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Move Over Quinoa, It’s Teff’s Turn

January 25, 2014

 

Ethiopian Farmers Harvesting Teff

Ethiopian Farmers Harvesting Teff

An interesting story in The Guardian this week argues that teff—an ancient Ethiopian grain—is poised to be the next global super grain. Teff is rich in calcium, iron, and protein. It’s gluten-free, and makes an outstanding substitute for wheat flouwer in most baked goods. And it’s an Ethiopian staple, most often ground into flour to make injera, large spongy, fermented pancakes used to scoop up stews (called wots).

The Ethiopian government is excited to raise the profile of teff. Classified as a least-developed country and with an annual gross domestic product of about $470 per capita, the government hopes that increased global demand for teff could provide some relief to Ethiopian farmers who produce the vast majority of the world’s teff supply. But as the experiences of Bolivia and Peru (and the case of quinoa) suggest, increasingly popular stables in global markets can disrupt local production, leading to malnutrition and hunger amid growing food exports. It’s a situation that warrants watching.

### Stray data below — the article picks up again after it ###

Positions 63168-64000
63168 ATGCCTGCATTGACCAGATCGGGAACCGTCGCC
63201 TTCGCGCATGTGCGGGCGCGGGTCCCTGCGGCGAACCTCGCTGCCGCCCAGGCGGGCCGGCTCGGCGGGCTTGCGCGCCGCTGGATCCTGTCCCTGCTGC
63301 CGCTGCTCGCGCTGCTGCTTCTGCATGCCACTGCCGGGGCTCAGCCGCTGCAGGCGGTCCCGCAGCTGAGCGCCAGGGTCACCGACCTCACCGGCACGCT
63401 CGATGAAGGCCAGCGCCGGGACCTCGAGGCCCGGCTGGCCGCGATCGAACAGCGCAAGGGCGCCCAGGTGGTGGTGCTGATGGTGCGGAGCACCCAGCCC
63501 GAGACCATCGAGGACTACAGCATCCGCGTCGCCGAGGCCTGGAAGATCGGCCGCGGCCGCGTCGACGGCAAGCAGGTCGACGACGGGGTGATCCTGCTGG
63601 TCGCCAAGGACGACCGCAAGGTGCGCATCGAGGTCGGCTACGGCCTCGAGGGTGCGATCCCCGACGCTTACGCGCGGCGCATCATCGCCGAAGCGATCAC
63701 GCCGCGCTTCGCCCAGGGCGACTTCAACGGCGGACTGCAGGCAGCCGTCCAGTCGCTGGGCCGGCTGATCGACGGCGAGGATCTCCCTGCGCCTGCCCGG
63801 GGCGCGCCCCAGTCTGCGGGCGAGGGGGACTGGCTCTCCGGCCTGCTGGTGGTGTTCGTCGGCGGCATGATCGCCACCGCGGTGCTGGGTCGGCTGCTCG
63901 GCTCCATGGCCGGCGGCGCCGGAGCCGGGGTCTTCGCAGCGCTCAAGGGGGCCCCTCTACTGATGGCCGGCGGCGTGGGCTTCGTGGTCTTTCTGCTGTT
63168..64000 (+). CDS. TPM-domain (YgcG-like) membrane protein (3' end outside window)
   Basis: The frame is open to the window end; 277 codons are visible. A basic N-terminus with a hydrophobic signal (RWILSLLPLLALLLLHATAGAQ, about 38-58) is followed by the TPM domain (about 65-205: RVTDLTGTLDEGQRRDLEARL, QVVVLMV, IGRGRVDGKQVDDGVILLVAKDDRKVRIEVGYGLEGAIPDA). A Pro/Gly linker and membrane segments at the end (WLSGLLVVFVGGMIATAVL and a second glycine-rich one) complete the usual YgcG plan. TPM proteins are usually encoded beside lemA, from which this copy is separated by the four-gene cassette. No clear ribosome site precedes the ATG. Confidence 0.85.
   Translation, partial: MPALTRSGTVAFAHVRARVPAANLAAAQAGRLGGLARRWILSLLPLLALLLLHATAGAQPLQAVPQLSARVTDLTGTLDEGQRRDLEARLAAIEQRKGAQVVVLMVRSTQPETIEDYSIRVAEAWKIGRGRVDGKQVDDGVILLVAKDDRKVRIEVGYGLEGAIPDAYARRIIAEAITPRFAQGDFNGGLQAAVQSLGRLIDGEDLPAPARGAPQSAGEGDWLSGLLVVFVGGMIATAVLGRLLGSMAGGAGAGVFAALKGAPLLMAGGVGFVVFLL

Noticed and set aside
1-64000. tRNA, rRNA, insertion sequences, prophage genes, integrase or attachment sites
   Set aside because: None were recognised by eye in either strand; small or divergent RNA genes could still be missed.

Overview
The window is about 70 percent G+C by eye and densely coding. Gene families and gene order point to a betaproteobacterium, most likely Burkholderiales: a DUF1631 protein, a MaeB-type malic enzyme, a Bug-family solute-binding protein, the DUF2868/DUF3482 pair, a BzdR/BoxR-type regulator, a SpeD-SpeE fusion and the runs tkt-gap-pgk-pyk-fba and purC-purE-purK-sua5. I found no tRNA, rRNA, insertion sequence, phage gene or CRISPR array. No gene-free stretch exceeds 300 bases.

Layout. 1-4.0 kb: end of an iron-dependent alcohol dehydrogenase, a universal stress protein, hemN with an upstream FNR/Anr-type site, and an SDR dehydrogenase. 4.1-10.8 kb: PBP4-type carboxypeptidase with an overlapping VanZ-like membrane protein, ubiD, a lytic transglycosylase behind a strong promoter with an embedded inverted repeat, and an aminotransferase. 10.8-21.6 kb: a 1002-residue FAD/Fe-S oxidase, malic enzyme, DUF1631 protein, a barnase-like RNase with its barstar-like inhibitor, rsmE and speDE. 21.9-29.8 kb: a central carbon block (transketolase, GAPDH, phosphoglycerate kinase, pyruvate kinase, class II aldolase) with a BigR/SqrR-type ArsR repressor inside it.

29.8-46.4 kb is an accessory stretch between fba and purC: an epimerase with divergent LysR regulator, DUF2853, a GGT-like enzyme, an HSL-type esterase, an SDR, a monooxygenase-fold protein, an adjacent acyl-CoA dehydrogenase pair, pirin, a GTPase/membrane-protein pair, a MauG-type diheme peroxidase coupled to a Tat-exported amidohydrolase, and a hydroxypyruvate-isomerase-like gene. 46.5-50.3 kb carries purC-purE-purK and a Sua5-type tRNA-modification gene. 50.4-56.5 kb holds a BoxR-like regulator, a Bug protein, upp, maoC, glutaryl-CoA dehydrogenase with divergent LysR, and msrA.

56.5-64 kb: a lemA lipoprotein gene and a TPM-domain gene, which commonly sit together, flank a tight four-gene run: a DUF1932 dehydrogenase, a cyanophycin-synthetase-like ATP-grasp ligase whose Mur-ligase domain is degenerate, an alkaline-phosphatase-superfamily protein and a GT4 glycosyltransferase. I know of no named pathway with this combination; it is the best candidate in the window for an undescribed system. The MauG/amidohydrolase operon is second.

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3 Comments
  1. Reblogged this on Science on the Land and commented:
    argylesock says… Teff (Eragrostis tef) is a neglected crop which might be the nest big thing. But as the Guardian writers point out, the recent history of quinoa (Chenopodium quinoa) provides a cautionary tale. Smallholders can be robbed of their food sovereignty.

  2. Kitchen-Counter-Culture permalink

    I’m glad you point out the parallel with quinoa and pricing local people out of the market… Last spring I was chatting with an Ethiopian restauranteur in Amsterdam– his injera (which I love) was made with wheat not teff, and he claimed there just wasn’t the export supply. I’m wondering if for him it was a matter of cost… I wonder how a widened export market would reduce cost for the consumer abroad but not in Ethiopia itself. Isn’t Ethiopia also a place where land grabs are happening? Hmmm. Lots to think about. I enjoy your blog. Thank you.

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